Q: Are Pexgol Pipes UV resistant?
A: YES – Pexgol pipes are completely UV Resistant. Pexgol Pipes are made of PE-Xa resin with carbon black additional additives & stabilizers. These make the pipe black & completely resistant. The debate on PEX’s resistance has come up because a majority of PEX manufacturers serve an industry where pipes see no sun (pipes are covered, indoors, or buried), and do not need to add the carbon black.
Q: Can Pexgol Pipes be insulated?
A: Yes. Our pipes are typically insulated on site, either with our Split-Tube Insulation System, or our Pour-In-Place method. This allows for the best use of the coiled pipe option.
Q: Can you Butt-Weld or Fuse Pexgol Pipes?
A: No, Pexgol Pipes don’t melt. To connect Pexgol Pipes, we offer GP Flanged Couplings, Electrofusion Couplers, and Victaulic Couplers.
Q: Can you use Electrofusion’s on Pexgol?
A: Yes. You can use EF Socket Couplers with Pexgol Pipes, While Pex does not melt itself, the heat “melts” the areas between the crosslinks, allowing the polyethylene to combine with the Pexgol Material. Normal Electrofusion Couplers work for lower temperature applications, while elevated temperatures require a Reinforced Electrofusion Coupler.
Q: How are Pexgol Pipes shipped?
A: Pexgol pipes can be shipped in 38.7ft (11.8m) straight lengths for all sizes, or as coiled pipe up to 14” (355mm).
Q: How do you connect Pex Pipes?
A: Connection normally depends on the applications. The most common connections are mechanical (such as via Flanges, GP Flanged Couplers, or Victaulic Couplers). You can also use Electrofusion Couplers for lower temperatures, or Reinforced Electrofusion Couplers for elevated temperatures.
Q: What are the differences between Pex A, Pex B & Pex C?
A: PE-Xa is the original form for producing Pex. It uses a peroxide catalyst to cross-link the pipe during extrusion. While this is a more complicated form of extrusion, it ensures that the pipe is ready to be installed immediately after. It’s also the zero-energy state, which is the base for the material’s thermal memory.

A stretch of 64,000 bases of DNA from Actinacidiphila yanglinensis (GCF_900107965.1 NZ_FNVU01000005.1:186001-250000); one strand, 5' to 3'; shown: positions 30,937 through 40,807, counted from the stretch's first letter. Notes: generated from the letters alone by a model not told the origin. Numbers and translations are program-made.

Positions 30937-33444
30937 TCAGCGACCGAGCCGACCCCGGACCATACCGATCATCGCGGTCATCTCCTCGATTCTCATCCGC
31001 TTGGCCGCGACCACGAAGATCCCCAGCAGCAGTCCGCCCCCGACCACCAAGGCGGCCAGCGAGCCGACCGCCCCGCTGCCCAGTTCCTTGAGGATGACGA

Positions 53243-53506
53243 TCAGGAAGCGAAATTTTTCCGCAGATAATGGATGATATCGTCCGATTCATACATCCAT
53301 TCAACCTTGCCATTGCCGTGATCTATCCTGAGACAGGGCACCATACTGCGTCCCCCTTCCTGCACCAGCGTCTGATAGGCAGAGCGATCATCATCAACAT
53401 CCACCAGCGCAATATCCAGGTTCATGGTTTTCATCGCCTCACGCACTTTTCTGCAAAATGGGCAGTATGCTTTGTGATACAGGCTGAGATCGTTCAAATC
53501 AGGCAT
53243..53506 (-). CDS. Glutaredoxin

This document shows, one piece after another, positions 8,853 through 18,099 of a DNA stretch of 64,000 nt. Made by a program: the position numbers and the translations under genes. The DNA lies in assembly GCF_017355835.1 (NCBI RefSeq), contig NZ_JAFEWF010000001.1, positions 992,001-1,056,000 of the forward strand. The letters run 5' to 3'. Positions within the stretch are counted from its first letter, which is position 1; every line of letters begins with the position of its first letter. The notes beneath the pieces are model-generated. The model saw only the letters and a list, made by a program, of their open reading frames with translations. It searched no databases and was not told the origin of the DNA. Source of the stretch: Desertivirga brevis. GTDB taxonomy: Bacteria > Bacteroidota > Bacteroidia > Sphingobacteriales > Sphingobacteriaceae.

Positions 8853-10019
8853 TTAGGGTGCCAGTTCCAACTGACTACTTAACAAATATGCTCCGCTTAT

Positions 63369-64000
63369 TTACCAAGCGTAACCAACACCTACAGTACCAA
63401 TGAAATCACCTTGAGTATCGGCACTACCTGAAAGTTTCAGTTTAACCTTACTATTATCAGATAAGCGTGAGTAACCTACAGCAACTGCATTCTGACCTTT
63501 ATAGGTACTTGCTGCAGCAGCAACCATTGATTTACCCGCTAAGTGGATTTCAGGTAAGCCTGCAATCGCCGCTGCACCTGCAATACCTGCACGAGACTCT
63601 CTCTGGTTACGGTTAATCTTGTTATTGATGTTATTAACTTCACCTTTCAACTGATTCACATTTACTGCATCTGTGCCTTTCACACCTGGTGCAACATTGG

PeX-B is a simpler method of extrusion for Pex. The cross-linking catalyst is silane, which crosslinks in the presence of moisture. The cross-linking is done after extrusion.
PeX-C is the process where pipe is cross-linked by using a form of radiation. It’s a very cost-effective method – however, this method is limited by the wall thickness of the pipe through which radiation can effectively penetrate. Therefore, it’s limited to small diameter plumbing pipes.
Q: What is the largest size of Pexgol Pipes you can make?
A: Pexgol Pipes are manufactured up to 28”/710mm. However, this is not the maximum limit – it’s a matter of demand.
Q: What should I consider when transitioning from other pipes to Pexgol?
A: The main consideration should be how IPS Sizes can differ. In metal pipes, the IPS size is nearly the internal diameter of the pipe. In plastic pipes, the OD can be very different than the ID.
To avoid any problems, we would be happy to guide you in the specification process. Please reach out with any questions or consult our engineering guide.
Q: Why is PEX able to handle high temperatures?
A: The cross-linking of the molecular chains adds to the structural stability of Pex. When a non-cross-linked material is heated, the individual molecules can easily move - leading to a pipe wall rapture. This rapture cannot happen with Pex, as the molecular chains are all connected & cannot move easily.
Q: Why does Pexgol have a higher temperature rating than other PEX pipes?
A: The temperature rating for Pexgol is based on industrial experience in temperatures up to 114C/237F, and on third party testing in long-term exposure in hot water (3.5 years at 110C/230F).